Britain's Queen Elizabeth celebrated on Sunday the sense of Commonwealth unity fostered by "a time like no other", just hours before a U.S. interview with her grandson Prince Harry and his wife Meghan that could deepen divisions in the royal family. In a speech to mark Commonwealth Day, dedicated to the countries mainly from the former British empire that maintain links with Britain, the Queen welcomed the "deeper appreciation of the mutual support and spiritual sustenance we enjoy being connected to others" during the coronavirus pandemic. For almost 50 years, the royal family has attended an annual Commonwealth Day service at London's Westminster Abbey in March, but it has been cancelled this year because of the COVID-19 pandemic.
- The Independent
Lauren Boebert: Congresswoman linked to QAnon attacks Democrats for being ‘obsessed with conspiracies’
Freshman Republican complains: ‘Judge Jeanine, this is complete bonkers that we are keeping people out the United States Capitol’
- Business Insider
Lindsey Graham says he deals with Trump's 'dark side' because he thinks he has a 'magic' other Republicans don't
Graham told "Axios on HBO" that former President Donald Trump could make the party bigger, stronger, and more diverse but "also could destroy it."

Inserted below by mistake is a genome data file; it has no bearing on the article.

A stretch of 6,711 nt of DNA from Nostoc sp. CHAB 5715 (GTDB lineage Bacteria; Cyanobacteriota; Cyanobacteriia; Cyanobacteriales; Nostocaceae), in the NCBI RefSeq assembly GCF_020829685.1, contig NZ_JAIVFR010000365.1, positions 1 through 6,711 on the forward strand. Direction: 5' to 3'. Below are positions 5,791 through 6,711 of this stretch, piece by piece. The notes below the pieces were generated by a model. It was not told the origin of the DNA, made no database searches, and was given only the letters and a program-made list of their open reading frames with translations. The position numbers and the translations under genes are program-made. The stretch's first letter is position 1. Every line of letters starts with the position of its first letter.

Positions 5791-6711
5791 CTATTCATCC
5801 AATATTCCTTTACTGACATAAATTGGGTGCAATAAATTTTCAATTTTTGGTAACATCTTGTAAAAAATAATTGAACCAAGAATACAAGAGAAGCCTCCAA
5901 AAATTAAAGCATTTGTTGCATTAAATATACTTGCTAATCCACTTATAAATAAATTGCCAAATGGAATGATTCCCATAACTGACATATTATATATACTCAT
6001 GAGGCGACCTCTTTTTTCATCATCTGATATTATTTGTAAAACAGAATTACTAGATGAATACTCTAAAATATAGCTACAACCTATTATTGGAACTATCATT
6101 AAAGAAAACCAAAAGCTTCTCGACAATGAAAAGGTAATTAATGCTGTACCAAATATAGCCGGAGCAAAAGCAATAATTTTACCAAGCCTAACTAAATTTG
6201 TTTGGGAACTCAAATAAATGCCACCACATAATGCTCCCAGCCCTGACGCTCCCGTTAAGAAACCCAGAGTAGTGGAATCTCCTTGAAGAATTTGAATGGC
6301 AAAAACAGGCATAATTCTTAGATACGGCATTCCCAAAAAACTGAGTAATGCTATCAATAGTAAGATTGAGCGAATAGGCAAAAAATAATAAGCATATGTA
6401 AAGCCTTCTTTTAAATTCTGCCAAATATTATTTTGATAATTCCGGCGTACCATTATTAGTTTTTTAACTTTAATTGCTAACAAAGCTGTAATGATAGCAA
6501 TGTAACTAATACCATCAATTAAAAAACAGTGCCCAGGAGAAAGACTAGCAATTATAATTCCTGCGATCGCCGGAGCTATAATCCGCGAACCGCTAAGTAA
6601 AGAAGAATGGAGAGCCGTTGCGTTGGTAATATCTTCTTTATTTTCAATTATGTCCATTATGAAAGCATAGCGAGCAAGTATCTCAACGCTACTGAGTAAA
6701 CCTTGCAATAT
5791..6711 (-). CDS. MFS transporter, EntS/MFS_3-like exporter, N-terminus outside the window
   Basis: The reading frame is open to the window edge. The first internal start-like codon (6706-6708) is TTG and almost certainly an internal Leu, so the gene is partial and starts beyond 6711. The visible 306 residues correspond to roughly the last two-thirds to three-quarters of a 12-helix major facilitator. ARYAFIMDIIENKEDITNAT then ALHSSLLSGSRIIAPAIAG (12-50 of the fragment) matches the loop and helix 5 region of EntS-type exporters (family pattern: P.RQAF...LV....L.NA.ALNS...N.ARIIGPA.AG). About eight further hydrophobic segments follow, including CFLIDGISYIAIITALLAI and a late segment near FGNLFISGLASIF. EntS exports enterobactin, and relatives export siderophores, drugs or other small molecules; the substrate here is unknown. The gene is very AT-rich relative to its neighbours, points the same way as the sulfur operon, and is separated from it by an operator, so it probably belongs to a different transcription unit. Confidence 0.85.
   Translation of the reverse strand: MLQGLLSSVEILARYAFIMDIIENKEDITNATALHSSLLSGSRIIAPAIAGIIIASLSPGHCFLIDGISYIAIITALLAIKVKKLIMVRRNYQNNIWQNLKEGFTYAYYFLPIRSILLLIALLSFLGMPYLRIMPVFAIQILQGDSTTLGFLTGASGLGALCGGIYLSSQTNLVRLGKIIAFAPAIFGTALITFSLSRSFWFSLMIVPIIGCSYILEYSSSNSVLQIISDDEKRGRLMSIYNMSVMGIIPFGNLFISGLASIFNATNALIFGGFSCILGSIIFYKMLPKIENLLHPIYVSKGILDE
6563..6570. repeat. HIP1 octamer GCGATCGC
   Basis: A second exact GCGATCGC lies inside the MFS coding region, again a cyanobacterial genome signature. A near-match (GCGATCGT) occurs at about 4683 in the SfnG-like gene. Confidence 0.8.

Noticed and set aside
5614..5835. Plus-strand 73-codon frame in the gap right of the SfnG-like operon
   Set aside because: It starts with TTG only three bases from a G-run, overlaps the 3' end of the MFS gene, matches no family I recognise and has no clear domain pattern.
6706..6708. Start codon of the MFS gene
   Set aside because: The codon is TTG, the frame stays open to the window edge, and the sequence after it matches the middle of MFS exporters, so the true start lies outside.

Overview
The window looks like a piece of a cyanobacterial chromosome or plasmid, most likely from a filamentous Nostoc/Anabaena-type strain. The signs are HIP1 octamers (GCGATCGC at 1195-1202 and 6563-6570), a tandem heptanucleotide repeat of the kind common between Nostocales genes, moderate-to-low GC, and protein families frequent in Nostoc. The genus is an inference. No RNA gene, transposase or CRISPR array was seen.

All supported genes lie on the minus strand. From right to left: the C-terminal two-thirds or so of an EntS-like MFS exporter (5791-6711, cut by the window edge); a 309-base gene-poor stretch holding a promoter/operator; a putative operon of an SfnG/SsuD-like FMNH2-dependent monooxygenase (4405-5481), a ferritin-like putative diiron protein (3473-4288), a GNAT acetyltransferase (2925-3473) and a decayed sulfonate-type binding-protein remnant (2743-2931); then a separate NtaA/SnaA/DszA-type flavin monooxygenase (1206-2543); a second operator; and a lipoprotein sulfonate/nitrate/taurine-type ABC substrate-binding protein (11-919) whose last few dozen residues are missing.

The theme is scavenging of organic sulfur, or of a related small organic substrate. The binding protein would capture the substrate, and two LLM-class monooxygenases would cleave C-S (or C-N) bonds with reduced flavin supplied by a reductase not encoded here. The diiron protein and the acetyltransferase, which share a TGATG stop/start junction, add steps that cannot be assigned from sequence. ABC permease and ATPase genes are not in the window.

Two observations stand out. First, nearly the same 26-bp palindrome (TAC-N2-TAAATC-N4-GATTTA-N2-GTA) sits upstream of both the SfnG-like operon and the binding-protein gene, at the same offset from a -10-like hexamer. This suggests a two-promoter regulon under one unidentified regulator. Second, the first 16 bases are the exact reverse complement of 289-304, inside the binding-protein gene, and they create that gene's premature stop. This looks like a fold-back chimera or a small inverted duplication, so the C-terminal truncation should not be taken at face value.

- Associated Press
Security forces shot dead two people in northern Myanmar on Monday, local media reported, as the military government continued its attempt to stamp out opposition to its Feb. 1 coup. Graphic video on social media showed protesters in the street backing away from tear gas, responding with rocks, then fleeing after a fusillade of what seemed to be automatic gunfire. To date, the government's violent crackdown has left more than 50 protesters dead.
- Associated Press
President Joe Biden is set to sign an executive order on Monday directing the Department of Education to review policies implemented by Donald Trump's administration, including changes to Title IX regulations that prohibit sex discrimination in federally funded institutions, according to administration officials. Biden focused on gender equity during his campaign and promised to strengthen Title IX if he won the White House.